The highest court in Kansas on Friday voided a voter-approved ordinance in Wichita to reduce punishments for possessing small amounts of marijuana.
By a 7-0 vote, the Kansas Supreme Court said Wichita ignored filing and disclosure rules that were mandated by state law, and meant to ensure that legislators and voters in the state's most populous city understood the ordinance before a vote was taken.
These shortcomings meant voters were never "officially advised of the entirety" of what the ordinance meant, or how it would change existing law, Chief Justice Lawton Nuss wrote.
Approved by voters last April with a 54 percent majority, the ordinance set a maximum $50 fine for adults over 21 who were convicted for the first time of possessing no more than 32 grams (1.1 ounces) of marijuana, or related drug paraphernalia.
That conflicted with a state law classifying such an offense as a misdemeanor punishable by up to one year in prison and a $2,500 fine.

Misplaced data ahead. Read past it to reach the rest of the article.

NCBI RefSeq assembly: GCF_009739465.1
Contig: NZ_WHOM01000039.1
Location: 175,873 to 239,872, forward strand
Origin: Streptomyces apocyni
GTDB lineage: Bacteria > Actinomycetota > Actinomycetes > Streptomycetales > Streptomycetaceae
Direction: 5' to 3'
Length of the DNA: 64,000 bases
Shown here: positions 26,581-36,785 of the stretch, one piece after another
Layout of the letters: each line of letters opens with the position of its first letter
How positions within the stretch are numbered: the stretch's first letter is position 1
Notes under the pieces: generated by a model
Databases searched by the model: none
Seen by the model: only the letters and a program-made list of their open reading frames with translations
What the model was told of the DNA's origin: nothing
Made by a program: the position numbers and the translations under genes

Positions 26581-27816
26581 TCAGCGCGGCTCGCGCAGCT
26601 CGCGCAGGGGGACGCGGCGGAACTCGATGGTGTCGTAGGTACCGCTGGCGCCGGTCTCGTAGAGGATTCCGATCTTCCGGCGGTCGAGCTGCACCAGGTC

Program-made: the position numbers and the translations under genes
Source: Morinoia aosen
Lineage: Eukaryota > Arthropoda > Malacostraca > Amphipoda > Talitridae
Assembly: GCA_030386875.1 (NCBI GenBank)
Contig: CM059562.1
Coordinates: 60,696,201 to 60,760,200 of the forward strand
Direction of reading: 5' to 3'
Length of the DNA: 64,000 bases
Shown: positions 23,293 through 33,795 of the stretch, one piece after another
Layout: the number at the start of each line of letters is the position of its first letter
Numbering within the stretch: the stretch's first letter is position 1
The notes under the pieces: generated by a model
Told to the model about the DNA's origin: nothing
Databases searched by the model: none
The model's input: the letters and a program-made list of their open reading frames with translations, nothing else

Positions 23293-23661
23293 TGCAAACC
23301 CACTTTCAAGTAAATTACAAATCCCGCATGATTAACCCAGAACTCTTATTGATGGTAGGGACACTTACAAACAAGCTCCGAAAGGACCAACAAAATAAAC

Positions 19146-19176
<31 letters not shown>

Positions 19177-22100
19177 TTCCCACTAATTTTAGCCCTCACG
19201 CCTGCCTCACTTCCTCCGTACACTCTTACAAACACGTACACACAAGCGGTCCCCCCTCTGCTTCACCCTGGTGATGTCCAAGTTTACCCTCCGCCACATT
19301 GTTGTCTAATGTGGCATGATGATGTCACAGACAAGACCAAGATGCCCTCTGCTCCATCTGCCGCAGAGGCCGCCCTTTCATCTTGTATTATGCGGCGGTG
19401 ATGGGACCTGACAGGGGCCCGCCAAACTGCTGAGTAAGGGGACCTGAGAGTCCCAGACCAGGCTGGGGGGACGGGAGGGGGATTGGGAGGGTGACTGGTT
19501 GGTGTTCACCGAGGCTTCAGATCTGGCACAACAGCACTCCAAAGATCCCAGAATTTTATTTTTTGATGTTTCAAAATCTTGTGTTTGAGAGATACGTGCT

Kansas Attorney General Derek Schmidt had sought to void the Wichita ordinance on that basis and several others, including the basis for Friday's decision.
The state supreme court had put the ordinance on hold while it reviewed its legality. Friday's decision could set back efforts to ease marijuana laws in Kansas.
"We respect the court's decision," Wichita said in a statement. "The opinion provides clarity for all cities receiving such petitions. At this point there is no action for the city to take."
Schmidt's office did not immediately respond to requests for comment.
Wichita's city council put the proposed ordinance up for a vote after a group called the Marijuana Reform Initiative filed petitions from thousands of people expressing support.
A spokesman, Esau Freeman, said the group was disappointed with the court's decision. "It won't hinder our efforts at the state level at all," he added.
(Reporting by Jonathan Stempel in New York; Editing by Tom Brown and David Gregorio)